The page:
Ford Studying Environmental Impact Of Electric Flying Cars

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Ford has partnered with the University of Michigan’s Center for Sustainable Systems to study the potential effects of electric vertical takeoff and landing aircrafts, or “flying cars”, on the environment. Four of the paper’s co-authors were from the Ford Research and Innovation Center.

According to The Detroit News, the study found that flying vehicles like these, which are essentially oversized drones, are not suitable for short commutes. This means they wouldn’t be a suitable replacement for ride-sharing services like Uber.

However, flying cars could still have a “niche role in sustainable mobility for longer trips,” the study found. Their potential viability would also go up if they were able to carry more passengers, which would make them cheaper to use and also more environmentally friendly.

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The study also found that flying cars had average emissions that were 52 percent lower than gas-powered cars and 6 percent lower than battery electric ones on a 62-mile (100 km) trip. This is because aircrafts can reach cruising speeds, making them more efficient, whereas a road-going vehicle would have to constantly stop and go.

Flying cars could also beneficial in extremely congested city centers, where they could be used as a taxi service, though this would be less environmentally friendly than taking a gas-powered car, which is kinder to the environment over tips lasting 22 miles or less.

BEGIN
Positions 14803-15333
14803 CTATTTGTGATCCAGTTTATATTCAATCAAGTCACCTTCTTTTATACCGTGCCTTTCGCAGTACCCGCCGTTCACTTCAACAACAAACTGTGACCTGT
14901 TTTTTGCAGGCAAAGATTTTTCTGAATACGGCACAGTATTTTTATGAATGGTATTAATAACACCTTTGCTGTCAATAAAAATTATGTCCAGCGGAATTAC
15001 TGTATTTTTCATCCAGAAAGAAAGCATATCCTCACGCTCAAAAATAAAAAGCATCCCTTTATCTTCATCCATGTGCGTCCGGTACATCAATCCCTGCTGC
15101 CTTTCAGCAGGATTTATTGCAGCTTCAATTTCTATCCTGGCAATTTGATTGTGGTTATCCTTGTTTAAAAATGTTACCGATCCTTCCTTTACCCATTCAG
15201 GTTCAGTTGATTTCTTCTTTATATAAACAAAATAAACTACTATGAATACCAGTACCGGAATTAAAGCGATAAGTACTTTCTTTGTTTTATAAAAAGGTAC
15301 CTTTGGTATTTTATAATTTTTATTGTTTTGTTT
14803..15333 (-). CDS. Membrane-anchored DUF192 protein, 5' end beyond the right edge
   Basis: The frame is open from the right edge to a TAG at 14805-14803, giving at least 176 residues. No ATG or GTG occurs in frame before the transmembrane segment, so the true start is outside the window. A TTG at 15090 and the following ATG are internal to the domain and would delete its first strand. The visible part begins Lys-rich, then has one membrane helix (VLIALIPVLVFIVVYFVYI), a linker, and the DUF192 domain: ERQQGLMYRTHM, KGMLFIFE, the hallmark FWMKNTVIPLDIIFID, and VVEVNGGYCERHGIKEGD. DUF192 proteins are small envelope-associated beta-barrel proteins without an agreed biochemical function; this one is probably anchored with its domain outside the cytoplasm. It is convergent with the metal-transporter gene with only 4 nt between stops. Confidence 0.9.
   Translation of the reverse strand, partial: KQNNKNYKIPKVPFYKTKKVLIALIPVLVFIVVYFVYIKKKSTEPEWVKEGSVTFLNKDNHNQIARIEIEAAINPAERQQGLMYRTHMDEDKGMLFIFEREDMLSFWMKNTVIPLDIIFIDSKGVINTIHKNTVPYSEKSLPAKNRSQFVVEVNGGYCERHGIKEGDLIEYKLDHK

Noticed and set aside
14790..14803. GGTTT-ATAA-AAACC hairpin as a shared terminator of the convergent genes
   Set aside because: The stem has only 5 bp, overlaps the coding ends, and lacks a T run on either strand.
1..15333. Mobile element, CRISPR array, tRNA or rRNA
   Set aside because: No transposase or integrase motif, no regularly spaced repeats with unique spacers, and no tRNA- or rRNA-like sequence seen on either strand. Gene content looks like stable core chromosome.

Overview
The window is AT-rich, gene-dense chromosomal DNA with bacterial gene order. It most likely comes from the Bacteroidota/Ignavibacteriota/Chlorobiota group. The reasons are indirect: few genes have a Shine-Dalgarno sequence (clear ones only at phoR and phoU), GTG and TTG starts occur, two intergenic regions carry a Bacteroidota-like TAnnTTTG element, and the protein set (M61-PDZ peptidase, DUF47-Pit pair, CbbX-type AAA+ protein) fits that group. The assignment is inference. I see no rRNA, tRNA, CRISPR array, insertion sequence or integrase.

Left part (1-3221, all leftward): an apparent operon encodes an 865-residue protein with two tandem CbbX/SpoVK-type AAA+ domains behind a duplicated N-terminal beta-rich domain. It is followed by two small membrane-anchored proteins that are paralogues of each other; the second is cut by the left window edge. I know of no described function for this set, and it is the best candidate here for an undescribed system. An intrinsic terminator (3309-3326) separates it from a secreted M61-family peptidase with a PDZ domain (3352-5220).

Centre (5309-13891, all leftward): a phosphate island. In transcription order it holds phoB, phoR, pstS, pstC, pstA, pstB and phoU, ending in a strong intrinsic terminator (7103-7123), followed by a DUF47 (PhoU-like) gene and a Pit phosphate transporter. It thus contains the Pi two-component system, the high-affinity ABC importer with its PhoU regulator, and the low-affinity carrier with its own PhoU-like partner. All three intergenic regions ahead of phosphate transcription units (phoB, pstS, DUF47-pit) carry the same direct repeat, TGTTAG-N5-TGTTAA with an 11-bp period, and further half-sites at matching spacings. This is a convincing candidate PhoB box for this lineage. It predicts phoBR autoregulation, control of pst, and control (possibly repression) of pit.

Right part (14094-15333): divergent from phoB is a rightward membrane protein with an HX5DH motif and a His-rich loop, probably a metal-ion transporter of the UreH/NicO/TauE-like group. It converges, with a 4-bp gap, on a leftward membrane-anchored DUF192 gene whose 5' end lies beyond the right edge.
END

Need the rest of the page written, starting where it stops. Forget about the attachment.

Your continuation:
This is a speculative study, as there are currently no production ready flying cars or VTOLs on the market. According to The Detroit News, researchers tapped publicly available data from companies that have developed their own VTOL prototypes. The example shown here was designed by Bell Helicopter and is called the Nexus.

In a statement, Ford said, “the work with U-M on the sustainability impacts of vertical takeoff and landing aircraft (VTOLs) is a terrific example of our relentless drive for innovation.”

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You can read the entire study for yourself at this link.

Source: The Detroit News

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Written by Sam McEachern

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  1. One thing overlooked in the coverage of this story: the carbon footprint of an electric car or an electric air taxi are defined by the carbon footprint of the means of producing the electricity. The carbon footprint of a gasoline car is defined mostly by the combustion in the car itself. The difference is significant. Adopt zero carbon emission electricity production (e.g., wind, solar, or nuclear), and the carbon footprint of both the electric car and the electric air taxi are smaller than a gasoline car for both all trips. I am being a bit disingenuous, without improvements in energy storage, wind and solar cannot achieve zero carbon emissions. Nuclear fission already does.

  2. We’ve been promised flying cars since the 50’s. Do you actually believe the FAA will allow these things
    to share air space with all the commercial air traffic already out there? Keep dreaming.

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